Bertha: Yes but in this case is it a perfect market?
Minister: No, if we do that it will be the tail wagging the dog in the sense that when people want to do law, we force law firms to take them.
Justified: I’ve been talking to my friends and fellow law students, and there are a number of them who intend and want to practice community law. But having said that, there’s a problem of these firms being unable to absorb these individuals because of say…
Minister: The firms can’t afford them.
Justified: Yeah, they can’t afford it. And while law students may be able to start their own practices, that’s also really difficult unless they actually get the Training Contract because you can’t pass Part B on your own.
Minister: The solution is that law students must be more realistic. I mean what are the other solutions? Think about it. I don’t pay the salaries. I don’t decide on how much work. If the law firm doesn’t have enough work, and can’t afford to pay the salaries, can I tell them you must hire more law graduates?
Bertha: What if, the legal profession and especially the big firms, really want to keep the number of lawyers down? If they keep the number of lawyers down, essentially it means that a lot more work goes around a smaller number of people.
Minister: I don’t buy that, because there is a maximum number of hours any lawyer can practice and they grow accordingly. The firms take in more lawyers depending on the amount of work they have. So there is a size and there is a limit, and the way to destroy all these conspiracy theories is to look at the size of our law firms relative to our economy and compare it to other countries. You look at KL. Their law firms are not half this size, they’ve much smaller law firms. Even in South Korea, you look at the size of the law firms, and you look at the South Korean economy. Why do you think Singapore, a much smaller country, is entitled to law firms which are so big?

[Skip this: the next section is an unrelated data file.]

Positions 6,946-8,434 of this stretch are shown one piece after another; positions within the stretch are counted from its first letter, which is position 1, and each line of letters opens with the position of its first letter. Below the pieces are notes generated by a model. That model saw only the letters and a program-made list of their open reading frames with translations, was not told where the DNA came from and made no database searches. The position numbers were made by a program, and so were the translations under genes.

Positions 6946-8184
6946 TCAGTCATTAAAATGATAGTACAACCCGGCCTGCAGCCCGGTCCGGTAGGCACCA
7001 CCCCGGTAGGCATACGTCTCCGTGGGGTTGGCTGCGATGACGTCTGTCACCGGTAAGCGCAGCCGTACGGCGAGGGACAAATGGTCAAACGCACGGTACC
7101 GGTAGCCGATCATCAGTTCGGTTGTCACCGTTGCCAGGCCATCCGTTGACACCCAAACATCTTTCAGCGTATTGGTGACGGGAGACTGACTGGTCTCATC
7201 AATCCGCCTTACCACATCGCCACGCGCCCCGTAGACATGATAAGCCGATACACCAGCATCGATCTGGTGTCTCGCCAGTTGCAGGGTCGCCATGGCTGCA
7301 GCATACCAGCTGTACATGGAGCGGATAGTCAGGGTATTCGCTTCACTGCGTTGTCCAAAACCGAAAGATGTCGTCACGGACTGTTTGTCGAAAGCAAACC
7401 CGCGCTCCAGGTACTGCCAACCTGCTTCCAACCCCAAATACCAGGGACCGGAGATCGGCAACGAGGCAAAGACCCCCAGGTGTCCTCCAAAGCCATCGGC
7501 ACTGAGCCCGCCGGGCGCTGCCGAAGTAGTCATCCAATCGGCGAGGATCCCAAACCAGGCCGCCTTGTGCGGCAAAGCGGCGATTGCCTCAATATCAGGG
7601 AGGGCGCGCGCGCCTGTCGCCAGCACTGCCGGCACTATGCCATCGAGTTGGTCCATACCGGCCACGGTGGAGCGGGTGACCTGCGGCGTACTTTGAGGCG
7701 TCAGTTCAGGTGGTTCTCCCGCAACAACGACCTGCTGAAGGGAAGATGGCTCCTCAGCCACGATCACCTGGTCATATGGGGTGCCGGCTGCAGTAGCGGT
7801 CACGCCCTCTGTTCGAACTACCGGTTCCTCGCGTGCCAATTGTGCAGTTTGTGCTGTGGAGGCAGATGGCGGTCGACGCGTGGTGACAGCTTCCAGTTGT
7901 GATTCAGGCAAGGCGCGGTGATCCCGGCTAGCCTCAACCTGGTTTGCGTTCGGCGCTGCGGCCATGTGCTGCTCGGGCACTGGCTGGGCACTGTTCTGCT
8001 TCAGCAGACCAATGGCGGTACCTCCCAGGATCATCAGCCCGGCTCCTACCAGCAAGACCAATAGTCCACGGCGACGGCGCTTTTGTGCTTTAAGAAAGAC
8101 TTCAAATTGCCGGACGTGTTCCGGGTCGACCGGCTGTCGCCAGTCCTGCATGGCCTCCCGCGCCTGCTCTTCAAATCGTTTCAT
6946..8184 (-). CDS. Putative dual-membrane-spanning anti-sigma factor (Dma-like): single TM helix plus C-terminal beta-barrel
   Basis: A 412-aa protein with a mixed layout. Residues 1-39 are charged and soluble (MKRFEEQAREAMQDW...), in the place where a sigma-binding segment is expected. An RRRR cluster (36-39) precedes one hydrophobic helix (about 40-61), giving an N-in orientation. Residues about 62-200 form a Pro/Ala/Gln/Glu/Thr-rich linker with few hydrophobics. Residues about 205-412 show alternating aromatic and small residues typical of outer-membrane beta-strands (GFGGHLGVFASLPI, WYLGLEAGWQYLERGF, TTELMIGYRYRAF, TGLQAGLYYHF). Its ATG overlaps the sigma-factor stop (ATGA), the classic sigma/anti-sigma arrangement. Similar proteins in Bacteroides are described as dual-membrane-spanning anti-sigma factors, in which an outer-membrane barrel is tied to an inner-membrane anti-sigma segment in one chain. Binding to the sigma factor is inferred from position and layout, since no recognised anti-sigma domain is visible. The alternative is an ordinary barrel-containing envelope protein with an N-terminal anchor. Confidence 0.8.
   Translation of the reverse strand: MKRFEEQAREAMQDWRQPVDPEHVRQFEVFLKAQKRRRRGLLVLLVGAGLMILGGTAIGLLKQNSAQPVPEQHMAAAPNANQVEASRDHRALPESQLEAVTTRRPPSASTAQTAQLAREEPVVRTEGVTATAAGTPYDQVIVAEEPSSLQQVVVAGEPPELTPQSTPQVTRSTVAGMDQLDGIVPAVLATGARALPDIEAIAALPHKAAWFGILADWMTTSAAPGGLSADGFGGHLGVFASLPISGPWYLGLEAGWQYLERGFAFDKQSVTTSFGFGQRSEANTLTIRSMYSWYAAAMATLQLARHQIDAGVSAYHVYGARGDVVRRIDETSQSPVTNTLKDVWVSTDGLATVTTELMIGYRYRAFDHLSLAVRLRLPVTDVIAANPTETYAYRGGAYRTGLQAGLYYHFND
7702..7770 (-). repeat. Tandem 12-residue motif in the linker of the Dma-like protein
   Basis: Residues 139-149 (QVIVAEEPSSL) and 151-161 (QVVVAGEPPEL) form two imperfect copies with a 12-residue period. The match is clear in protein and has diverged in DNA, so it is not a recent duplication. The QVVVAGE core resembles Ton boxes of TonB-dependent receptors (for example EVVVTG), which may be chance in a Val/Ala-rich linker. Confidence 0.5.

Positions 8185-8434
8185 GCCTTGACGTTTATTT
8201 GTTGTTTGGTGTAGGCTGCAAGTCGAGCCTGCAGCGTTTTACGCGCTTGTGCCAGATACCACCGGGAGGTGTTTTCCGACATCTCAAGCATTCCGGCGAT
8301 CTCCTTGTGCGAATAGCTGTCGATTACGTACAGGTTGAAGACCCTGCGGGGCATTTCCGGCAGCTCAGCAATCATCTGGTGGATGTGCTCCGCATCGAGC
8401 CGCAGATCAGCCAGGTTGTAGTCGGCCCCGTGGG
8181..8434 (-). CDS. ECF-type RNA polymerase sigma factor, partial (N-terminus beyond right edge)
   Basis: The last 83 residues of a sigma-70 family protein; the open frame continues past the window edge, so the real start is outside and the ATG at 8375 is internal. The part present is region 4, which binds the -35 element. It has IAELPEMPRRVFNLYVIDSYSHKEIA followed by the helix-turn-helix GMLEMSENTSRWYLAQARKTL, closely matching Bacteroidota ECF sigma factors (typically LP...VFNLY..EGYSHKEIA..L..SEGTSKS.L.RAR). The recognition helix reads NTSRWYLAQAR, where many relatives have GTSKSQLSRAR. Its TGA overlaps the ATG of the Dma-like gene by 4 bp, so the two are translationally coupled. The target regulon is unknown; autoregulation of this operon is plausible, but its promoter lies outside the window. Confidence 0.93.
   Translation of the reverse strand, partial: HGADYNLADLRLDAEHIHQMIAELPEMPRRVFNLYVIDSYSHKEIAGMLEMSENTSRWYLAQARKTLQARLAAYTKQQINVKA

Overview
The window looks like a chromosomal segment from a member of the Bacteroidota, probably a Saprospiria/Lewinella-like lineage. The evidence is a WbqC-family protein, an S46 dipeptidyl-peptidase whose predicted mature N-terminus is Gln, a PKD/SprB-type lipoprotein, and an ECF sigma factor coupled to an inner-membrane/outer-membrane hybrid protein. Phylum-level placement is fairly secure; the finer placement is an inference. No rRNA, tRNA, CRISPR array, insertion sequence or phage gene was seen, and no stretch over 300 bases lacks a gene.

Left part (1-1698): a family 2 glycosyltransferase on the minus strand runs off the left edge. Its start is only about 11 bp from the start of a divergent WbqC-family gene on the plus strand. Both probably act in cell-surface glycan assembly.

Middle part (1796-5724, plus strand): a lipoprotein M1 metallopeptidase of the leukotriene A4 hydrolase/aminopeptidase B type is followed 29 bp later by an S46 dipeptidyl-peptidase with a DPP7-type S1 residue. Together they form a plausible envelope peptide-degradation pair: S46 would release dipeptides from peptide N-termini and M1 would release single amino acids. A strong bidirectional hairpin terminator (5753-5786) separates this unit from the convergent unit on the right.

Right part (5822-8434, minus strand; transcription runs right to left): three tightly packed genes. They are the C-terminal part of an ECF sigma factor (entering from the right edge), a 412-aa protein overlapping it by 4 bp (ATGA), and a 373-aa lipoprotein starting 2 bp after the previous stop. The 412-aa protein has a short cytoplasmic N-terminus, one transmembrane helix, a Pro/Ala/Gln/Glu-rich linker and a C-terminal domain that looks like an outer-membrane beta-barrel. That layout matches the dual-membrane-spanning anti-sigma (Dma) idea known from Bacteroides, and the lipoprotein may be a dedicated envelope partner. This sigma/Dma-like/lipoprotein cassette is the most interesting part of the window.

Bertha: You seem to tie the growth of the profession to the economy. Perhaps it can be tied to he number of lawyers per hundred thousand people?
Minister: No it depends on the kind of law being practiced. What work do the big firms do? They work for banks, they work for financial institutions, they work for corporations. It’s linked to the economy.
Bertha: I suppose on a big picture basis, it basically should be the number of people who can be represented.
Minister: Let’s get to details. If I want to act for a bank, it depends on whether the bank has work. So the amount of work in a bank is dependent on the economy. If you talk about 100,000 people, these 100,000 people don’t create economic work. Maybe divorce and family law and criminal law, but you have a separate set of firms practicing that, the larger law firms say they don’t practice in that area. So it is tied to the economy at the end of the day.
On Training Contracts
Justified: Looking back at your announcement (about the rising supply of law students), these announcements have caused some consternation and have caused some fear…
Minister: I want to make it clear that I have control only over one part, the numbers who will go into the Singapore law schools, and that has been fairly constant.
Justified: Actually let’s talk about that. I was searching the Internet, and I found the fourth committee on the supply of lawyers, which made reference to the first committee on the supply of lawyers that restricted the overseas universities- the students coming back to Singapore. They found a need to limit the number of overseas students coming back to Singapore. Do you think that is a good idea in this case?